Common Questions About Preparing for FDA Inspections and Dealing with Inspectors Answered

    FDA inspections can be events that generate an enormous amount of tension among employees and management. Preparing for inspections is an ongoing basis process. You have to make sure that your company is in compliance with existing regulations and all personnel are aware of these and given adequate training to interact with the FDA inspector. But there are still questions and misconceptions about certain elements of the inspection process that can trip up even the most prepared organization.

    FDA Inspection Essentials

    On this webpage there are some of the most common questions and expert's answers regarding FDA inspections.

    Q1. Does the inspector look at a company's website for specific claims about a product either before or during the inspection?
    They will look at the website before the inspection. If an FDA inspector knows that she or he will be inspecting your firm, one of their preparations will be looking at the website and they might also ask for your quality manual. When they do an unannounced inspection, they will have looked at the company website beforehand.

    Q2. Are Pre-Approval Inspections (PAIs) for a company's first NDA pre-announced?
    Usually, they are not. Companies submitting their first NDA don't as yet have an established relationship with the FDA, so the PAI is not pre-announced.

    Q3. Does the FDA request documents throughout the day of the visit or do they present you with a list?
    They will do both. For example, the inspector could ask for a summary of product complaints. Alternatively, they could also give you a list of specific 20 complaints that they'd like to see. On seeing these, the inspector could say, "I see that this particular complaint references a corrective action investigation - could you bring the details?" So, they could ask for a list or they could ask for various documents throughout the day.

    Q4. What period of time is considered acceptable in turning around with the requested documents?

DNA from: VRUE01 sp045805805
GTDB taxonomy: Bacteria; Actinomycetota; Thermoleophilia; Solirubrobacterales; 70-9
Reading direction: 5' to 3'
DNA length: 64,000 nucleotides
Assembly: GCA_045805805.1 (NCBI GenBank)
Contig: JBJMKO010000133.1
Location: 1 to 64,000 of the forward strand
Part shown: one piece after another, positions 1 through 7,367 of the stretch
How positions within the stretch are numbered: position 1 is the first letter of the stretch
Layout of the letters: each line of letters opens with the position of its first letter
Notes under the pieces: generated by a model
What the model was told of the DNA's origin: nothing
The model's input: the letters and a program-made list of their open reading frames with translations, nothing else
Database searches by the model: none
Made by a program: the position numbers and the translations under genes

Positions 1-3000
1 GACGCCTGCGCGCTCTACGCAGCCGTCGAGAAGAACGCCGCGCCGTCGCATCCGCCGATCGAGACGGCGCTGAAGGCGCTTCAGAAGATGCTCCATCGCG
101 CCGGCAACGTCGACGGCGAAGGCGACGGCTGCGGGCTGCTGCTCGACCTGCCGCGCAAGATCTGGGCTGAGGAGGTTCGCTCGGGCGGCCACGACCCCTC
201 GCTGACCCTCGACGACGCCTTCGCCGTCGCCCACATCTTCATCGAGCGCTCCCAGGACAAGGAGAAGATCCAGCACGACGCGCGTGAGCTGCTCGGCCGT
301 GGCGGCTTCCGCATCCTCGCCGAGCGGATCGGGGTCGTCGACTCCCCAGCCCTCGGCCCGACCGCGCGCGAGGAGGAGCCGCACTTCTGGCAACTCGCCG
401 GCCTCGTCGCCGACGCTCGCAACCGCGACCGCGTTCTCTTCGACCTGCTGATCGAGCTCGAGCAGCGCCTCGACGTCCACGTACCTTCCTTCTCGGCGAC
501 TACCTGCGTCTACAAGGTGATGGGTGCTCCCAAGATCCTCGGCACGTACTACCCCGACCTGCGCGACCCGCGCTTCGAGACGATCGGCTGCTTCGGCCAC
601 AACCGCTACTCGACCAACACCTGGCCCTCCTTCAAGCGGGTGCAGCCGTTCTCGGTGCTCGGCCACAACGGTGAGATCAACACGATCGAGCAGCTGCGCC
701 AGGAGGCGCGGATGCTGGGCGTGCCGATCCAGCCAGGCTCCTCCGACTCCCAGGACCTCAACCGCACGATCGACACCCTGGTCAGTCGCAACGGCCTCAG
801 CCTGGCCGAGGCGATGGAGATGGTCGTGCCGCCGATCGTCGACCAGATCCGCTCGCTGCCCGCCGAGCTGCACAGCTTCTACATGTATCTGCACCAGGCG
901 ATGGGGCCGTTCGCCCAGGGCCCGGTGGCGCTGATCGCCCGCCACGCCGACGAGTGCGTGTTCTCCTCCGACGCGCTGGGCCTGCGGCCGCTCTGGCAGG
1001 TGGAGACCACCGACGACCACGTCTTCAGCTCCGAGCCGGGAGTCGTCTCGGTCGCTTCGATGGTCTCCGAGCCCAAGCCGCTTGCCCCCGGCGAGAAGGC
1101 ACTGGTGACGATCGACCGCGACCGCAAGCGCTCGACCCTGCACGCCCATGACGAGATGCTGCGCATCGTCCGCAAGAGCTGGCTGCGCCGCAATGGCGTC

You should be able to give the documents within a reasonable amount of. The longer it takes you the more negative is the impression created.

    Q5. What should you do if the requested documents are stored offsite?
    Storing documents can be a problem for companies as these take up space. Documents are likely to be scanned and stored on systems and the originals stored offsite. In such cases, it could take time to retrieve the originals. The requirement by the FDA for documents during inspection is that documents be reasonably available. So if a requested document has been stored offsite, you have to tell the inspector that the requested document is in an offsite storage facility and will be made available to them as soon as possible for them to inspect

    Q6. Are all items on the Form 483 equally important?
    Yes, you need to respond to each of them when you respond to the Form 483. For example, don't omit observation number 5 because it's merely a documentation error while the other eight items are systems errors. All the items on the 483 are equally important. If an error were more significant or pressing, the FDA would note it in a warning letter.

    Q7. Does a reason have to be specified for a disputed or undetermined date for corrective action when annotating an item on the FDA 483?
    You do not have to specify the reason. You have to make it clear to the inspector that it is undetermined. You have to say that you intend to carry out the corrective action for this item but you are not sure about the date by which it will be completed. This will make it clear to the inspector that the item in question is not disputed.

    Q8. If the Establishment Inspection Report (EIR) is not received within 120 days, is there a typical timeframe for the unexpected visit by the FDA inspector?
    No - there isn't a typical timeframe in such a situation. If you do not receive the EIR within 120 days, it doesn't necessarily mean a warning letter will follow - it's just something that you need to follow up on. A good rule of thumb is, once you've responded to the Form 483, and the date to which you'd committed to completing your corrective actions has expired, then you can receive the FDA inspector's unexpected visit shortly thereafter. The FDA will not come the day after your last corrective action was expected to be done. If you've given yourself three months to complete your 43 items and 120 days have passed, then a month after 120 days is a reasonable time for you to receive the unexpected visit.

    Q9. When the affidavit is read back to you do you have to acknowledge it?
    No - don't let them begin to read the affidavit to you. You can leave the room or do something a little less obvious so that you are not able to acknowledge the affidavit.

    Q10. What would be the purpose of the affidavit if the firm were not to sign or acknowledge it?
    The purpose of the affidavit is to get the company to admit to a completely unacceptable practice or situation. This is the sole purpose of an affidavit. This is why you should not sign or acknowledge it. You do not want a legal document to exist in which you acknowledge that a non-compliant practice or situation occurred.

    These questions are just a small part of the various issues that may crop up before, during or after an FDA inspection. To gain a better understanding of FDA inspections and how you can manage them better, attend any of the following ComplianceOnline seminars and webinars:

    FDA Inspection Essentials

    FDA Inspections: Understanding the Core Elements

    The FDA Inspection: Best Practices for Preparation, Management, and Follow-Up